Flags in Phnom Penh were flying at half mast, people were wearing black ribbons, and Buddhist monks took part in mass-prayers at the Royal Palace. Cambodia’s former King Norodom Sihanouk died in October 2012 and the nation has been in mourning since. His embalmed body had been lying in state at the Royal Palace. The King Norodom Sihanouk funeral was a week-long event, which came to an end yesterday when the late King Father’s remains were taken from the cremation site to their final resting place in the Royal Palace.

funeral procession

The Cambodian government organised a large procession for the beloved King Father during which his sarcophagus was driven through the streets of Phnom Penh. The King Norodom Sihanouk funeral was a big event. 2 million people from all over the country lined the streets to catch a final glimpse of the King Father and pay their last respects. The procession took about 5 hours in total. Statesmen, civil servants, army officials, indigenous communities, scouts, religious groups and the King Father’s family all took part.

When the coffin passed people dressed in black and white gently weeped, prayed and bowed. After the procession the coffin was bought to the mausoleum, where Sihanouk’s coffin would stay for another 3 days before the cremation. Thousands of people queued up to say their final goodbyes before the cremation. Some ashes were scattered on the Mekong river and others in the grounds of the Royal Palace near those of his daughter, Kunthea Buppha, who died aged three.

The coffin
The late King Father’s wife and his son King Norodom Sihamoni taking part in procession at mausoleum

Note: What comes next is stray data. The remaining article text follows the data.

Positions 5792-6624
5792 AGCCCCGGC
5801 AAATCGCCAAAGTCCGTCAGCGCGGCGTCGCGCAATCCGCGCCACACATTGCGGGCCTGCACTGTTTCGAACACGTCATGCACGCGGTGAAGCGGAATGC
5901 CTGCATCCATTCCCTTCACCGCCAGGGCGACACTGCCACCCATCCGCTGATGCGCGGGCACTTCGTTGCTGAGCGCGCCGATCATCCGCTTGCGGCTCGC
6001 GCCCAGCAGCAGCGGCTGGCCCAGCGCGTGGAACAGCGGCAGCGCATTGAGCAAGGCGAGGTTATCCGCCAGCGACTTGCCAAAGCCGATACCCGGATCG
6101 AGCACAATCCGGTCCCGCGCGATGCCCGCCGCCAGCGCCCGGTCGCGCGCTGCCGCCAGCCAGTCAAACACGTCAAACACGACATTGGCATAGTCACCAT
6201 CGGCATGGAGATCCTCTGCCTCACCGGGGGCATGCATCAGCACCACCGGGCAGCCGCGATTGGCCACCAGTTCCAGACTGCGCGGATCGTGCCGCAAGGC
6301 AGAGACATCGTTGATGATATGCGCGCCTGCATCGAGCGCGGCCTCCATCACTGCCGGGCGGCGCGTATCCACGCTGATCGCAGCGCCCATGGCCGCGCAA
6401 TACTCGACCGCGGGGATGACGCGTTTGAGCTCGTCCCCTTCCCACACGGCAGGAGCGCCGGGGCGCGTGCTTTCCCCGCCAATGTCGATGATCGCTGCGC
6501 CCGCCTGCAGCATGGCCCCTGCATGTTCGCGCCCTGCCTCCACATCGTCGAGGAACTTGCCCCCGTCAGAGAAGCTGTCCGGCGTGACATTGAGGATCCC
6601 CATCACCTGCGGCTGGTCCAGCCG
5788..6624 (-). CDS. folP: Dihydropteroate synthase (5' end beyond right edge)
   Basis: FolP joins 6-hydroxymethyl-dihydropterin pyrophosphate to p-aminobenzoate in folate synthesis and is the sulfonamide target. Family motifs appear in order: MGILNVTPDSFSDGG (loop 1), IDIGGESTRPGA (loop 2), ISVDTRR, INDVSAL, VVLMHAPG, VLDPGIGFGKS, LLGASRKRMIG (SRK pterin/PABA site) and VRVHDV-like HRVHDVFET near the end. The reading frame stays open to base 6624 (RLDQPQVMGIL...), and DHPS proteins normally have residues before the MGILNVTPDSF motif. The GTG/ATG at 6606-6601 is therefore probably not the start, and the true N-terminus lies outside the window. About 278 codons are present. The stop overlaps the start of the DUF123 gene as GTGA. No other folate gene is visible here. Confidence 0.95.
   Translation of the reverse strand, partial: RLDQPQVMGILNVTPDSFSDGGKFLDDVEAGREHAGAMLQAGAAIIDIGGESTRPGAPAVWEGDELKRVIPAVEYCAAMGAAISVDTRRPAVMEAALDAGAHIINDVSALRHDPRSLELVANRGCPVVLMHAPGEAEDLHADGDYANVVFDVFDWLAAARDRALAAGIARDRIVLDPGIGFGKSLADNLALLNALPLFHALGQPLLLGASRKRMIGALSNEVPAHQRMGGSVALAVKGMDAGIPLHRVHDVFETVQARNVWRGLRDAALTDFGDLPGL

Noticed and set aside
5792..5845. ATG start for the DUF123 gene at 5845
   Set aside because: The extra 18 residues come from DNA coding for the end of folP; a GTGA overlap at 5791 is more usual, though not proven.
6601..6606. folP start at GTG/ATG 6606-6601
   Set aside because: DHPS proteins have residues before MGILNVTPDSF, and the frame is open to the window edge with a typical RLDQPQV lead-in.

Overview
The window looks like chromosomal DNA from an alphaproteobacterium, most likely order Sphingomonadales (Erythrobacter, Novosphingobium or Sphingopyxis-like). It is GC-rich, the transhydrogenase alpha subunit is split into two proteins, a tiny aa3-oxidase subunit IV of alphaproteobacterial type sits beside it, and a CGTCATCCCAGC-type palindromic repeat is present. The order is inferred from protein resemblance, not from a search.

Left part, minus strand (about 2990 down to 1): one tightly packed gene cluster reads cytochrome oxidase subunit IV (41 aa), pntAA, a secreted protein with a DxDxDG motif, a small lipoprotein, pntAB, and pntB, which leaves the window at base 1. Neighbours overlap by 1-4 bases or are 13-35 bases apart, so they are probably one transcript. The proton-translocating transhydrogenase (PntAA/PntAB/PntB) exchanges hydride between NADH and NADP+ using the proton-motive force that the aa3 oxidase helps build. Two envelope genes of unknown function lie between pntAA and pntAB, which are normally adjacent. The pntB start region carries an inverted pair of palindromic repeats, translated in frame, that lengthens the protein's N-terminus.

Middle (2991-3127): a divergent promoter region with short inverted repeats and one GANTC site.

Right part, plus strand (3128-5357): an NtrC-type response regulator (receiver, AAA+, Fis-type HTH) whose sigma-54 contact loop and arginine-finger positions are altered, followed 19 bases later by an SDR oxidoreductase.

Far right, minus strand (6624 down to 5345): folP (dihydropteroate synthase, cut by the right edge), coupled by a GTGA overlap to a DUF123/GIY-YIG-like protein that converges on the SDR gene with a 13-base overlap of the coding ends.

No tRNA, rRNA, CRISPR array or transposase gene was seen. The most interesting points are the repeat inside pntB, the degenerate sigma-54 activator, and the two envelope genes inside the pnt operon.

People queuing at mausoleum

It was a privilege being able to take part in the King Sihanouk Norodom funeral and even after having lived here for over a year, it helped me understand the country a little more.

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About Tammyonthemove

Tammy & Chris are a couple hailing from Germany and England, meaning between them they are efficient and polite, but unable to talk about football. Find out why they stopped pushing pens around the British civil service to travel the world on their blog.

8 Thoughts on “A nation is mourning – attending the King Norodom Sihanouk funeral

  1. Despite the sad occasion, what a wonderful opportunity to witness an event like this in another country. I find it so interesting to see a country so unified in their love for a leader.

  2. Thanks Andrea. I think his death bought back many sad memories in a lot of people, which is why it was so nice to witness them being all unified.

  3. What an interesting experience. Your photos are lovely.

  4. Thanks Arianwen! Still trying to learn how to use my new DSLR. Yes, it was very special to be part of it and I am really glad I went.

  5. i like this blog this has good information

  6. A sad occasion. but a beautiful send off, I would have loved to see it in person. Thanks for sharing this!
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